The captain of the Titanic wipes his lips on the sleeve of his uniform and places the flask of whiskey back into his breast pocket. He looks out into the darkness and sighs an enigmatic sigh.
He stares out into the darkness, listens to the creaking and rumbling of his ship and tries to figure out what he might have meant by the sigh. He decides it means, this whiskey is not so bad.
The little bell rings that indicates that someone wants to talk to him through the speaking tube. He removes the speaking tube – a flexible black tube with brass fittings – from its brass holder on the polished mahogany wall of the bridge.
Ahoy, says the captain of the Titanic.
Ahoy, answers the captain of the Andrea Doria. Because this is not your average speaking tube (AKA voicepipe). This speaking tube does not simply run down into the engine room or galley or something. It connects the Titanic and the Andrea Doria across time and distance.
It is a wormhole, of sorts. A living ship’s captain can’t pass through it physically, just voices. Still, better than nothing.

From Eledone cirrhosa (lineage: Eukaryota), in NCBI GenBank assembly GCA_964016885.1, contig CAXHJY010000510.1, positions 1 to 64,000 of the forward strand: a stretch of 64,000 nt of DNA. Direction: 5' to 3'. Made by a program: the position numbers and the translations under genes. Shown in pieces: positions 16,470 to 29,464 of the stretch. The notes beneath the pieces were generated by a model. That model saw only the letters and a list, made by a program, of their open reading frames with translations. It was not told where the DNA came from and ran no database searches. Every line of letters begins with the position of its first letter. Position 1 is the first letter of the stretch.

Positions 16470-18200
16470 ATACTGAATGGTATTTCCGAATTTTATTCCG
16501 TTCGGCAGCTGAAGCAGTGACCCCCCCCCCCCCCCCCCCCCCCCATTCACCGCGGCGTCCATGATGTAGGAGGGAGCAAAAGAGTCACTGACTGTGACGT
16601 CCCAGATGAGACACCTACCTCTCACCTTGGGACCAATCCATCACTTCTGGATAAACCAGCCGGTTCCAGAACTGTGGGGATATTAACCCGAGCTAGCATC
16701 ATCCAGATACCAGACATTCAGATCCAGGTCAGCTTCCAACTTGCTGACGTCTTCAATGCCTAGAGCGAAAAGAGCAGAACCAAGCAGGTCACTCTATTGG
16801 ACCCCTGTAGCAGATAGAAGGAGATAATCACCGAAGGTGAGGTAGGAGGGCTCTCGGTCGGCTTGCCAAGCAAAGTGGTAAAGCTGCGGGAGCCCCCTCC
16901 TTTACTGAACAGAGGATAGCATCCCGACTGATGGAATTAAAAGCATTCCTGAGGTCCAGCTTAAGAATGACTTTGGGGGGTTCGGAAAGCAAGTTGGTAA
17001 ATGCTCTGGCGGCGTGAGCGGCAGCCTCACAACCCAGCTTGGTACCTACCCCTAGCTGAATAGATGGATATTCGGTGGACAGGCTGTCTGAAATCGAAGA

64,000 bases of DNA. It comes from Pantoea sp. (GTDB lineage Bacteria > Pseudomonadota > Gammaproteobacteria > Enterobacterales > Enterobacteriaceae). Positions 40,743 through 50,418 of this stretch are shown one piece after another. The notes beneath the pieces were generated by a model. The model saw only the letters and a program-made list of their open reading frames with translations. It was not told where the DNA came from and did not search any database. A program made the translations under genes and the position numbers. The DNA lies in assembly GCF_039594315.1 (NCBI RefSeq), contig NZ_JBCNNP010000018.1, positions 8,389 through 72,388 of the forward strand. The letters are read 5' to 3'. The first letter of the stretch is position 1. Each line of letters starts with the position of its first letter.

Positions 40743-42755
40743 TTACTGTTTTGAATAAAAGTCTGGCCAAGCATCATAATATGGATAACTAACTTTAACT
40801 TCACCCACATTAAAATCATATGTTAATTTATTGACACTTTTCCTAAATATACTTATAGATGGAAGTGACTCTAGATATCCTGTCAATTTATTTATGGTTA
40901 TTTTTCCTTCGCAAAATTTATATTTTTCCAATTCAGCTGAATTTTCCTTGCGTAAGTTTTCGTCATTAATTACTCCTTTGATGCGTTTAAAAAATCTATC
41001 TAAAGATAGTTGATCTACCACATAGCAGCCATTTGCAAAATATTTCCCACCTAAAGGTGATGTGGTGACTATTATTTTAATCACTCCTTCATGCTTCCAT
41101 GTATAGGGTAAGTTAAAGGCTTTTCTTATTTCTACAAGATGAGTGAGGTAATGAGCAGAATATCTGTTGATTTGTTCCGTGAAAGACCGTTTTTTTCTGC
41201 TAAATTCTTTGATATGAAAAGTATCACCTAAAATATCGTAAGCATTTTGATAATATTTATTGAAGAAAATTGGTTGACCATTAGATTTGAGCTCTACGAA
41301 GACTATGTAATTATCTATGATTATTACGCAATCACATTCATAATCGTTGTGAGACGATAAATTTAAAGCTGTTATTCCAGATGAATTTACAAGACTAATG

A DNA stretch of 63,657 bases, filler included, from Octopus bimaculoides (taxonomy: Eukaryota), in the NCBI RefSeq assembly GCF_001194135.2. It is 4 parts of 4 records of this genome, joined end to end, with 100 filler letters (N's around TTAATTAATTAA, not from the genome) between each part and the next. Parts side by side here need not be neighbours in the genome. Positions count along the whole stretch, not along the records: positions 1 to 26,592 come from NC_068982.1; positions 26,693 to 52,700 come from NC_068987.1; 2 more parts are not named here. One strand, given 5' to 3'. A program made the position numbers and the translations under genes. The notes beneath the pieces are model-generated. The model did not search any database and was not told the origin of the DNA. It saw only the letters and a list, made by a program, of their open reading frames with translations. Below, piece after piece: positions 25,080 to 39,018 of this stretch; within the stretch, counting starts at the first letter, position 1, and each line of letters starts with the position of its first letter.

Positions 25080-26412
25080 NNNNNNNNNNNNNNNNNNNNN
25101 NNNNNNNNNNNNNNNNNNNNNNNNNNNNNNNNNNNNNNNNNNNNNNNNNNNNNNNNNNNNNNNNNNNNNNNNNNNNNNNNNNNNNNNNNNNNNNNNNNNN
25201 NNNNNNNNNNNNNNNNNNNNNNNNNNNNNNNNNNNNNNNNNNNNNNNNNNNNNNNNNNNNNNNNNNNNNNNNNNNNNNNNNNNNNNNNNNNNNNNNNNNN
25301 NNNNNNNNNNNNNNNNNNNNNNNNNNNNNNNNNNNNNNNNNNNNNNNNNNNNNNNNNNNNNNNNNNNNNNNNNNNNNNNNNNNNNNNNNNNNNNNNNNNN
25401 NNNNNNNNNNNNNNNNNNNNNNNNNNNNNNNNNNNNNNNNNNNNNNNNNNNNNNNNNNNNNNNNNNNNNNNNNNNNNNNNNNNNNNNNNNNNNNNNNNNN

How goes it, says the captain of the Titanic.
The captain of the Andrea Doria relates a dream. A good dream. The captain of the Titanic stares out into the darkness and sees only his reflection on the window. He closes his eyes and tries to imagine the dream, but sees only more darkness.
I haven’t remembered a dream in ages, he says.
They talk about books for a while.
Somewhere, a bell rings. Gotta go, says the captain of the Titanic.
Seen any icebergs lately, says the captain of the Andrea Doria.
I’ll keep my eyes peeled, says the captain of the Titanic. Careful out there in the fog yourself, he says.
Aye-aye, says the captain of the Andrea Doria.